By Jason Reagan
Internet of Things: “a world where physical objects are seamlessly integrated into the information network, and where the physical objects can become active participants.” — Stephan Haller, SAP Research, 2009
“This thing is a Thneed. A Thneed’s a Fine-Something-That-All-People-Need” —The Once-ler, 1971
With the proliferation of wearable technology, RFIDs, self-driving cars and the Quantified Self movement, it’s clear that The Internet of Things has moved beyond trendy, PowerPoint slide fodder and into the Real World of Things.
In the wearables market alone, sales are expected to leap 129 percent by year’s end, hitting 22 million shipments by 2015 and a Google-Glass-shattering 135 million by 2018, according to CCS Insight. AGartner report predicts the existence of 26 billion devices comprising the Internet of Things (IoT) by 2020.
To better gauge where “Things” are headed, Pew Research asked 1,606 experts:
“As billions of devices, artifacts, and accessories are networked,will the Internet of Things have widespread and beneficial effects on the everyday lives of the public by 2025?”
The experts shouted a resounding: “Yes!” as 83% agreed with Pew’s thesis question.
Salesforce.com chief scientist and survey participant JP Rangaswami waxed poetic about IOT’s potential. He writes:
“The proliferation of sensors and actuators will continue. The quality of real-time information that becomes available will take the guesswork out of much of capacity planning and decision-making. This will affect the food you buy and cook and eat; the fuel you use to power yourself, your devices, and your vehicles; the time you take to do things; and, as you learn to live longer, the burden of care will reduce as a result of far better monitoring of, and response to, your physical and emotional state, in terms of healthcare. People will engage with information using all of their senses: touch and feel, sight, sound, smell, and taste—using them in combination, more often than not. Wearable, connected devices will become embedded more and more in our bodies, more like implants, as in the [Google] Glass becoming more like contact lenses.”
As technology evolves, individual parts of the whole move from Want to Need. In the 1980s, mounting a computer on every desktop for most businesses was a Want — “It would be nice..but we can’t afford it.” Fast forward to 2014, and that same computer-less business would measure its shelf life in nanoseconds.
But in between Want and Need is yet another subdivision — theThneed. You’ll recall the Thneed from Dr. Seuss’ cautionary tale The Lorax. The book follows the rise and fall of the ultra-capitalist Once-ler as he ramps up production of thousands of Thneeds (which were apparently the Swiss Army Knife equivalent of a Snuggy).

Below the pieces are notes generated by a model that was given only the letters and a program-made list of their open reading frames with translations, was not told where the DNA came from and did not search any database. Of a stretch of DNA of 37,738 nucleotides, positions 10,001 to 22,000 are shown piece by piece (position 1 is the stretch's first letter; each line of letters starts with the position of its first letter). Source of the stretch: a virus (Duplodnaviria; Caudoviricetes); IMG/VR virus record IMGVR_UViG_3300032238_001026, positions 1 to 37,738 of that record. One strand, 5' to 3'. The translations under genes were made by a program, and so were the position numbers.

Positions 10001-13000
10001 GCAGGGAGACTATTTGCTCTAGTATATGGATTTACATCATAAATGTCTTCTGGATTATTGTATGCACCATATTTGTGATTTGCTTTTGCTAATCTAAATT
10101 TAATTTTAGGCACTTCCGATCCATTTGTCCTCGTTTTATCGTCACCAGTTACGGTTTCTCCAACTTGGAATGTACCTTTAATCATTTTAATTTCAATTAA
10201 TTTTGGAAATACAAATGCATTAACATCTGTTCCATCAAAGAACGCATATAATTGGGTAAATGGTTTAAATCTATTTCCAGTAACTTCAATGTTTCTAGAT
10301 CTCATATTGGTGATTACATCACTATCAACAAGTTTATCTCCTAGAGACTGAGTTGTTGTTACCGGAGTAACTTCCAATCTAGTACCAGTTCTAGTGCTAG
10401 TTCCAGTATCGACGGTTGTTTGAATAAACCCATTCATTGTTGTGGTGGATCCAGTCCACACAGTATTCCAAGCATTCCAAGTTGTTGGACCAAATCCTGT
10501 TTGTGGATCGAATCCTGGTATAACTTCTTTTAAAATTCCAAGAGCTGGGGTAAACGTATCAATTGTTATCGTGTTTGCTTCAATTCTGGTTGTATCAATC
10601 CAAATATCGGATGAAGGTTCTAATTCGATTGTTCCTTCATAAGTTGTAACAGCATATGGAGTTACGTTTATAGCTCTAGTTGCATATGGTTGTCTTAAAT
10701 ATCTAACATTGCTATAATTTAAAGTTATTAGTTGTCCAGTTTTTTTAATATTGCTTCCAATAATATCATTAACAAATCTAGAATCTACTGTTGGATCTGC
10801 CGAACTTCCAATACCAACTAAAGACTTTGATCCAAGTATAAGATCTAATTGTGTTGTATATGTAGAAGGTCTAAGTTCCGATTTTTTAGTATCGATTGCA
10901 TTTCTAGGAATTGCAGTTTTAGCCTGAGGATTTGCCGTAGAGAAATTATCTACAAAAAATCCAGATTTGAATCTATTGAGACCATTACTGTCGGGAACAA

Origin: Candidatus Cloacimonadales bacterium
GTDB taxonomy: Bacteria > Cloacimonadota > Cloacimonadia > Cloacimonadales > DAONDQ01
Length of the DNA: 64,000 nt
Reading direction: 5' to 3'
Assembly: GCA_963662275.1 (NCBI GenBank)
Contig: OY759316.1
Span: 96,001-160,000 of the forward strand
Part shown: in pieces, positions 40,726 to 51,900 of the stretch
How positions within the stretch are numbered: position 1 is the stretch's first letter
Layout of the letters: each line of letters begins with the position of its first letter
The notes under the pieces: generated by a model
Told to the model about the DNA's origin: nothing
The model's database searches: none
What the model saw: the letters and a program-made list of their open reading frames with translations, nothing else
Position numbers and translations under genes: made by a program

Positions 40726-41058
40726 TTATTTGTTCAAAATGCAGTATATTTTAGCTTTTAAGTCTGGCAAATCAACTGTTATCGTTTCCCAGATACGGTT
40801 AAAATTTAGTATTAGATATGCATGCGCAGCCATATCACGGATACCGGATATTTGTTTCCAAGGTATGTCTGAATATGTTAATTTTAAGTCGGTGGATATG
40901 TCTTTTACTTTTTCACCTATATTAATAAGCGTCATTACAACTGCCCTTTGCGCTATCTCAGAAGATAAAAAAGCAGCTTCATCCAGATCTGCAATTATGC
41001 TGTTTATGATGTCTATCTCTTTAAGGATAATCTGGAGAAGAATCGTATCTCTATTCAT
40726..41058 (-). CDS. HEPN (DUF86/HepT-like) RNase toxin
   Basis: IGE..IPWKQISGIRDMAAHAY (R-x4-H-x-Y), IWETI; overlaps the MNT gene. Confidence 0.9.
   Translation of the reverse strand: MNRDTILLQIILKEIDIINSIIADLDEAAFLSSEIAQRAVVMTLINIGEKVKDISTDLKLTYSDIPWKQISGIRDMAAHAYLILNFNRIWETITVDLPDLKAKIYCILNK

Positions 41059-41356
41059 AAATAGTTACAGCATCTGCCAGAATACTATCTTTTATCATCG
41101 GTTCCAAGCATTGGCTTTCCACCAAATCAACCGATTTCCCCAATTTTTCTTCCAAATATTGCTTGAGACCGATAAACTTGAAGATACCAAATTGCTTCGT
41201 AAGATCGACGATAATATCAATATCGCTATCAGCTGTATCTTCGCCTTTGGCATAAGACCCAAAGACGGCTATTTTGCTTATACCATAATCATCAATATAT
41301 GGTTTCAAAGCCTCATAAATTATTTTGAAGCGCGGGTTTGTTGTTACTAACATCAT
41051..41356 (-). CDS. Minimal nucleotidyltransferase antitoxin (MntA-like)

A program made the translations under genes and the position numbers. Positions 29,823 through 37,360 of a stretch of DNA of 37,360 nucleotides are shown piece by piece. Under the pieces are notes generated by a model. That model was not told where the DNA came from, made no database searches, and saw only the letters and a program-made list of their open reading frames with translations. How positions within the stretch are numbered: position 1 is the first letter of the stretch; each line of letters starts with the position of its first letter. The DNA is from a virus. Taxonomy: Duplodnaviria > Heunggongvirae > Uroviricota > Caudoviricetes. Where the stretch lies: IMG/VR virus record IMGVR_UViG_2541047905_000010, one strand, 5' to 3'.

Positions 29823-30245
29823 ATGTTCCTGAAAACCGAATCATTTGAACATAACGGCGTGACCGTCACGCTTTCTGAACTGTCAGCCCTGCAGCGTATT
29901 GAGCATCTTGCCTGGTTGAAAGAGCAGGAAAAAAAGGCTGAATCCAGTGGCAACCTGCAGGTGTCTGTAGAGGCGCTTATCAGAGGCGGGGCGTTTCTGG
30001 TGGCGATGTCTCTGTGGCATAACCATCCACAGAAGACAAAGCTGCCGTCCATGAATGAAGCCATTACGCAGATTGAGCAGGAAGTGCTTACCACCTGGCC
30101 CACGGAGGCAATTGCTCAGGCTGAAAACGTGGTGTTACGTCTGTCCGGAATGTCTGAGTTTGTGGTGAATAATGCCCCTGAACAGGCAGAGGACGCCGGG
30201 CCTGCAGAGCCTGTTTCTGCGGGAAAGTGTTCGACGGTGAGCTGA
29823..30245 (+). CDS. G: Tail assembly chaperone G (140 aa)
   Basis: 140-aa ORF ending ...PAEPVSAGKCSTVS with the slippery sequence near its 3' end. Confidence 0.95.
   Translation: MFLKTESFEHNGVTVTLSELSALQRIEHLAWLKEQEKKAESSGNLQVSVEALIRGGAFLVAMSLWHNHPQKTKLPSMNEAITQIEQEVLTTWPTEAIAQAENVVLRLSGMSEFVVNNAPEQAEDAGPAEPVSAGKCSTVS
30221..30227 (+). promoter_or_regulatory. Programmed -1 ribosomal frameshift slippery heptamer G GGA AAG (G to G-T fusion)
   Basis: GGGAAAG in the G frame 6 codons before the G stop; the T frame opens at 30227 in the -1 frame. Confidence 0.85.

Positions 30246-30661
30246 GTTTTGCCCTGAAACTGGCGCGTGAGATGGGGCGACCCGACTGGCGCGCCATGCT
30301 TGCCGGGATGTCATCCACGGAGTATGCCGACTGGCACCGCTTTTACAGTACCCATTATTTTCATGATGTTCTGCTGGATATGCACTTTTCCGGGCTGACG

To make a short story shorter (and let’s just table the fate of the poor Truffula trees for now), the Thneed didn’t start out as a Need. In fact, people didn’t know Thneeds existed until the Once-ler began to manufacture them.
Once word got out (we assume the Suessian denizens had Engadget), the Thneed became the Prime Want (the iPhone, the Galaxy, the Kindle). People lined up for hours outside Truffula Stores. Before the Thneed could cross over from Want to legitimate Need, however, the Once-ler decimated the environment and resources at “the far end of town where the Grickle-grass grows.”
Ultimately, the Thneed occupied an in-between niche, in that, people not only wanted them, but almost “needed them” to live their version of a self-actualized, modern life.
Right now, full deployment of the Internet of Things is a Want — a Wow Factor underscoring what is already the greatest Era of Wow our species has yet encountered. Our economy won’t grind to a halt if every manufacturer fails to employ RFID inventory control; we won’t see a spike in heart attacks for lack of FitBits.
However, as the experts already foresee, the shift from Want to Thneed will come. And by 2025, the Thneed will transition to a Real Need. Our precious planetary resources will require the kind of laser-focused management that only a network of Big Data-driven devices, implants and actuators can likely provide.
To again quote Rangaswami:
“The net effect will be to reduce waste everywhere: in physical flows and logistics, in the movement of people and goods; in logical flows and logistics, in the movement of ideas and information; decisions will be made faster and better, based on more accurate information; prior errors in assumption and planning will be winkled out more effectively.”
From a Transhumanist perspective, the inevitability of the Internet of Things will play a pivotal role in human longevity. Incrementally, we will continue to deploy network-capable devices both near, on and inside our bodies as a means of monitoring, measuring and enhancing our health.
“The population curve … will cause much of the monitoring and assistance by intelligent devices to be welcomed and extended,” said University of North Carolina Professor Paul Jones in the Pew survey. “This is what we had in mind all along—augmented life extension.”
Our challenge: To shape this technology from an “Ain’t It Cool” Want to a sustainable Thneed (and protect those Truffula trees) until The Internet of Things settles into its rightful role as a Need in our journey of enhanced human evolution.
This article was republished with Jason's permission. The original article can be found here